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Tijuana artist uses ‘graffitectura’ to convey essence of border city

 

The latest exhibition at Kreepy Kawaii Designs in downtown Merced is a collection of colorful lettering and architectural graffiti artwork created by Tijuana artist Israel “Shente” Elizondo.

Shente is an urban graffiti artist born, raised, and based out of Tijuana, Mexico. His latest collection “Next Stop …Tijuana,” is currently on view at the gallery on 1731 Canal St, Tuesday through Saturday, 1 p.m. through 6 p.m.

Shente’s artwork will be on show until July 14th. Residents are encouraged to stop into Kreepy Kawaii and shop for original pieces.

The artist’s latest collection features a mixture of framed and unframed mixed media inspired by his time growing up in the diverse culture of a border city, the unknown language of the architectural design of the buildings in Tijuana, a curiosity in expanding the boundaries of lettering in graffiti, and his love for the architecture in New York.

“Tijuana is a mesh of all the cities in Mexico,” Shente began to explain. “The architecture specifically. ‘Graffitectura’ is putting together the idea of graffiti and architecture. The idea grew from wanting to begin the construction of a language. Because in Tijuana, there is no real architectural design, there is no style to suddenly recognize it as being from Tijuana, as you would Mexico City, Puebla, or Oaxaca.”

Shente went on to explain how buildings created in the 1950s were left with rods poking out of their roofs with the idea that in the future, there would be an added story added to the first floor of the building. Because of this, buildings in Tijuana can often be found having different architectural designs on each story as they were created during separate times. The rods were always left uncovered as the possibility of building up is endless and remain an option for the homeowner to decide. The idea of future growth or “rods” is another element Shente has implemented in his artwork, as can be seen in several of his prints.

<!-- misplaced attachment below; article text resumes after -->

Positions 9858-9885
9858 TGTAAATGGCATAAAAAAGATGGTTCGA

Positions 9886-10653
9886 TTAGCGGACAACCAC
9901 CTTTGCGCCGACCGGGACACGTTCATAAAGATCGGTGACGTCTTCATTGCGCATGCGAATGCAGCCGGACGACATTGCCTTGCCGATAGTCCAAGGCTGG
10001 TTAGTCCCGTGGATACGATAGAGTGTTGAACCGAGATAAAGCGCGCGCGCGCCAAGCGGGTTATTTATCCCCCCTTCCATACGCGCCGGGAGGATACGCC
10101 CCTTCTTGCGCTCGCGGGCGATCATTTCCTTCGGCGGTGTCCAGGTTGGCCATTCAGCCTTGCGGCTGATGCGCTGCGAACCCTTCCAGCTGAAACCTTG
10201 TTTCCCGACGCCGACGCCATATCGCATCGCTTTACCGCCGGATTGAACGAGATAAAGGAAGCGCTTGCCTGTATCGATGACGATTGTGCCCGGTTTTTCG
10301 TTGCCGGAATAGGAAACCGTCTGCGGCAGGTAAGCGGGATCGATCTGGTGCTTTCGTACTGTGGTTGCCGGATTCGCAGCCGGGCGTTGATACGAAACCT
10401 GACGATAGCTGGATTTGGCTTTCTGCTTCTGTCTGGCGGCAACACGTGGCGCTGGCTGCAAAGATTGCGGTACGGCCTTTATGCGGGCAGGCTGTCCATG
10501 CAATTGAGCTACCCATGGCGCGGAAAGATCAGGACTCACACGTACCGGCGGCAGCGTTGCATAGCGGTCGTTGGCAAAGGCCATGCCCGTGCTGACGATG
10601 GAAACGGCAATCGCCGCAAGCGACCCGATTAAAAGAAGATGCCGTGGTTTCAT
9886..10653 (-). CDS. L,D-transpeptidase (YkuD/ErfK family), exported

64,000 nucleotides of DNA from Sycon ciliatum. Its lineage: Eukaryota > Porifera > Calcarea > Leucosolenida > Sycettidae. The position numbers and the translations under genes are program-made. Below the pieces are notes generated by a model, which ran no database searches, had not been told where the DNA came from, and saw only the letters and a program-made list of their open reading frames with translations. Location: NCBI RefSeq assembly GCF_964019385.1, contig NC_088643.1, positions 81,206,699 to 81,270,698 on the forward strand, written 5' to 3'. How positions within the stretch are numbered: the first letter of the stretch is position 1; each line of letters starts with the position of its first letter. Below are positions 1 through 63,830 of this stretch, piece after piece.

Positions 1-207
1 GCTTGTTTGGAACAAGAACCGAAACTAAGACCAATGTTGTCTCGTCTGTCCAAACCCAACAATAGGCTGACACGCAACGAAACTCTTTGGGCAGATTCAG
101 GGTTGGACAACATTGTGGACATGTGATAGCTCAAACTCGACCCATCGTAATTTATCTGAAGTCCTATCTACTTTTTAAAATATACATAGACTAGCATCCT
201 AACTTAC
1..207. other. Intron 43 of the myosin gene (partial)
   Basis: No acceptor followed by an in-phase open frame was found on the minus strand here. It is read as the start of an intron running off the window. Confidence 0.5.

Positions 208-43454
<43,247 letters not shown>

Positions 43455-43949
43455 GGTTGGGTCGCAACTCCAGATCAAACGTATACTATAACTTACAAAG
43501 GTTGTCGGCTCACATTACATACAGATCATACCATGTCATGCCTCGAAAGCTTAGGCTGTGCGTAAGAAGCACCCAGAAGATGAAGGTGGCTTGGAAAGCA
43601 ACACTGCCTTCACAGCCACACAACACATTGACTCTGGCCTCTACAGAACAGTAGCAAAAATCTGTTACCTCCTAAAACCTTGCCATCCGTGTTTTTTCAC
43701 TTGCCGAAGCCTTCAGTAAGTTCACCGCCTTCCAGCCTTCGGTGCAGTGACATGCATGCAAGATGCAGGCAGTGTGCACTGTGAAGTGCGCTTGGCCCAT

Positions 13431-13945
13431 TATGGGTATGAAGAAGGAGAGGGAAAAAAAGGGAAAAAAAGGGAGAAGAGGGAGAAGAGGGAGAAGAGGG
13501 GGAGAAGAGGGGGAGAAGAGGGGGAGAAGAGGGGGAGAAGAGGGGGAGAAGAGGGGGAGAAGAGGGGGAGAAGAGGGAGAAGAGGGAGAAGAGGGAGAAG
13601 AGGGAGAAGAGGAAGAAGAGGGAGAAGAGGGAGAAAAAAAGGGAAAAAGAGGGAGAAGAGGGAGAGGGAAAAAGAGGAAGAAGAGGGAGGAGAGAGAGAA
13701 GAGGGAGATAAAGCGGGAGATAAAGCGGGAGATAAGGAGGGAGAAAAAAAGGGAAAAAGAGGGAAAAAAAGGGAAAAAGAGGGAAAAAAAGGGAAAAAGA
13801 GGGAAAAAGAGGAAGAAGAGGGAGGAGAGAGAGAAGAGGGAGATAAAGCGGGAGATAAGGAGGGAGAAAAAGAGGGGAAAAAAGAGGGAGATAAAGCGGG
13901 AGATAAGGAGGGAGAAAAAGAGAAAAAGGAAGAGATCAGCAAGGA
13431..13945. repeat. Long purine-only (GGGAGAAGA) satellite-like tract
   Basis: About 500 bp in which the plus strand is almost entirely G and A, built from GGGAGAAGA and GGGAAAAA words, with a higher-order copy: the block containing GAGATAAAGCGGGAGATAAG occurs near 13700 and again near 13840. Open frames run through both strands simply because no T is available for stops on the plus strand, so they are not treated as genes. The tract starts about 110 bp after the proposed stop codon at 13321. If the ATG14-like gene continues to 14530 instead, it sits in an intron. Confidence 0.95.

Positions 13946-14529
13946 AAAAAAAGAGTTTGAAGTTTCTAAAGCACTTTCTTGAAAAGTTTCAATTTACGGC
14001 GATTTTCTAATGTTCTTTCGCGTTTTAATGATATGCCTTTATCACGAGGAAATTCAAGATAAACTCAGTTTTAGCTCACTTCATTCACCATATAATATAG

“Connecting that with my favorite city at the time — New York,” he continued, “I was so influenced by so much of the city. They have this great architecture with high rise buildings. Their graffiti was shown in a panel style on the trains, everything was really readable, but no one was doing pieces going up like a tower.”

His time in New York further influenced his experimentation with the lettering he would later do in his prints and graffiti.

“I know I didn’t grow up in New York, and I didn’t grow up in L.A.” Shente said. “My language is coming from a guy who grew up in Tijuana and grew up in this multicultural corner of a privileged place where you got the best of both worlds.”

Through his artwork, Shente speaks the language of Tijuana.

“I attached my lettering to my influence and liking of architures like Santiago Calatrava, Zaha Hadid, Frank Lloyd Wright, Frank Gehry, all incredible architects. When they talk about architecture, they talk about the soul of the building itself — and I think the same way of the letters. When you do graffiti, I think it should have your energy in there.”

“I’m trying to tell my story, not in a written way, but in pictures, designs, lines, and color,” Shente concluded.

The 46-year-old artist is happy to have transformed his artwork over the years and is gearing up for his next show in Oaxaca, Mexico at the end of the month.

For more information on the artist you can find him on Instagram @shentehem.

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